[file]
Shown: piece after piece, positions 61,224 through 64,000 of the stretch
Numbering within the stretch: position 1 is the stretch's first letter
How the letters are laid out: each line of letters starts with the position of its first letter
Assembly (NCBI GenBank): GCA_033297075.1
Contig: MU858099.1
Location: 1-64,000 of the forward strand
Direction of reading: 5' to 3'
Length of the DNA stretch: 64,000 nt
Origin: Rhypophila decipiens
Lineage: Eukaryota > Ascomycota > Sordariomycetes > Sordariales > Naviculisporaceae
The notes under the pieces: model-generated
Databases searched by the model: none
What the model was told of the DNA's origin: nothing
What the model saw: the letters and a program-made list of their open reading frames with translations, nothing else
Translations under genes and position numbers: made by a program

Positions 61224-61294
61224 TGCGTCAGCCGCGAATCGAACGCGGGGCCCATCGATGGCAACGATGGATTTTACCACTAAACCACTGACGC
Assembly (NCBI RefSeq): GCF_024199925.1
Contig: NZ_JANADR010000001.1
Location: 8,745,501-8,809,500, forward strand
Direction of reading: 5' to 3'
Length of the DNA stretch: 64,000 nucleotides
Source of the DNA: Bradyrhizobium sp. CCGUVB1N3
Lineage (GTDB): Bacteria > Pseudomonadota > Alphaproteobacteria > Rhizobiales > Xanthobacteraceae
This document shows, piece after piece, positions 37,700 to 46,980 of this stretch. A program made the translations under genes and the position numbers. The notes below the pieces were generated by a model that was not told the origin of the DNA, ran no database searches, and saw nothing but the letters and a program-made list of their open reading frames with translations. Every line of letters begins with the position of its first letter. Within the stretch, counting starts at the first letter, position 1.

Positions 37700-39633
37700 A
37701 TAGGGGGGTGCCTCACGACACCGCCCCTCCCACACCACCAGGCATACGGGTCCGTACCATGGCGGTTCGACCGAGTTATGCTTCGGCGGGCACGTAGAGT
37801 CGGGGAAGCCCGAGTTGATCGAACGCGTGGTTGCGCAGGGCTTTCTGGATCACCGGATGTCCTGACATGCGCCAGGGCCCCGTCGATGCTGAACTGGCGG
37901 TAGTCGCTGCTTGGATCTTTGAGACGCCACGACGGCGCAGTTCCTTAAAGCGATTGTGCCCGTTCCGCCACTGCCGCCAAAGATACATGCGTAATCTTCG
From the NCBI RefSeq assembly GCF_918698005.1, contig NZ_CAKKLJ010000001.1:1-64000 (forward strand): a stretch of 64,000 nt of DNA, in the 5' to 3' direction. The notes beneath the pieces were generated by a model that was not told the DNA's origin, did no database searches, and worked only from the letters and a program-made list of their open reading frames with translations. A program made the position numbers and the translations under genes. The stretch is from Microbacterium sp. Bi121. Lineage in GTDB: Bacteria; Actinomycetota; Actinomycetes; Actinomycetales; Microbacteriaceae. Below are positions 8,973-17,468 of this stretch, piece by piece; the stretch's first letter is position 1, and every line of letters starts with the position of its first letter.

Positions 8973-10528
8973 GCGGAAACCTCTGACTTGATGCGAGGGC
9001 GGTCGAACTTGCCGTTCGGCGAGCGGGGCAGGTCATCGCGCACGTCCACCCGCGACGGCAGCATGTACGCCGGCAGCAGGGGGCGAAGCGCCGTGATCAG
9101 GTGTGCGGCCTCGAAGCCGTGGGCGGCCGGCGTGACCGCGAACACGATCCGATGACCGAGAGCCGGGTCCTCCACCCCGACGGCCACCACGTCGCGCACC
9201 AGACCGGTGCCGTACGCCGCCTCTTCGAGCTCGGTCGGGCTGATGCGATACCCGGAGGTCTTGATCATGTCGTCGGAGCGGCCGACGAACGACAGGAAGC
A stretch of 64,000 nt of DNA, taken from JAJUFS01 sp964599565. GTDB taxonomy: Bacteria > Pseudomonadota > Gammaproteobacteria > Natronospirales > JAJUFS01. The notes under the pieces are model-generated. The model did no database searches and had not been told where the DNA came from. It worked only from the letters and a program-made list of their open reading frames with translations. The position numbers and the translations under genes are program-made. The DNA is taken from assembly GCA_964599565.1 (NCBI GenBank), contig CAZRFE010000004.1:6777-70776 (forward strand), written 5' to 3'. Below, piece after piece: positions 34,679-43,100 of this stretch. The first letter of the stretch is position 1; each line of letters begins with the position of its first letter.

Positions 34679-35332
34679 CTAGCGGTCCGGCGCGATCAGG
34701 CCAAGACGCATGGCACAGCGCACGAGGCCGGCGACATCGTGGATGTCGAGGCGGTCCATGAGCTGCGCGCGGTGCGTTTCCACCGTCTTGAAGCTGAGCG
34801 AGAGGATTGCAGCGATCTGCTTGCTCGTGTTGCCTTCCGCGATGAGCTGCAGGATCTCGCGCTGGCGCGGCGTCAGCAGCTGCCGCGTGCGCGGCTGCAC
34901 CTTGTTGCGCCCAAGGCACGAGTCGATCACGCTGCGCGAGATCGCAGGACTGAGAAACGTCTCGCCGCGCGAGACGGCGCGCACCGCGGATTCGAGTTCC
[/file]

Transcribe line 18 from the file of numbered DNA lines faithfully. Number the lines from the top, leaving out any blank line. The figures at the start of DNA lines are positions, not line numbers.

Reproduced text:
Assembly (NCBI RefSeq): GCF_024199925.1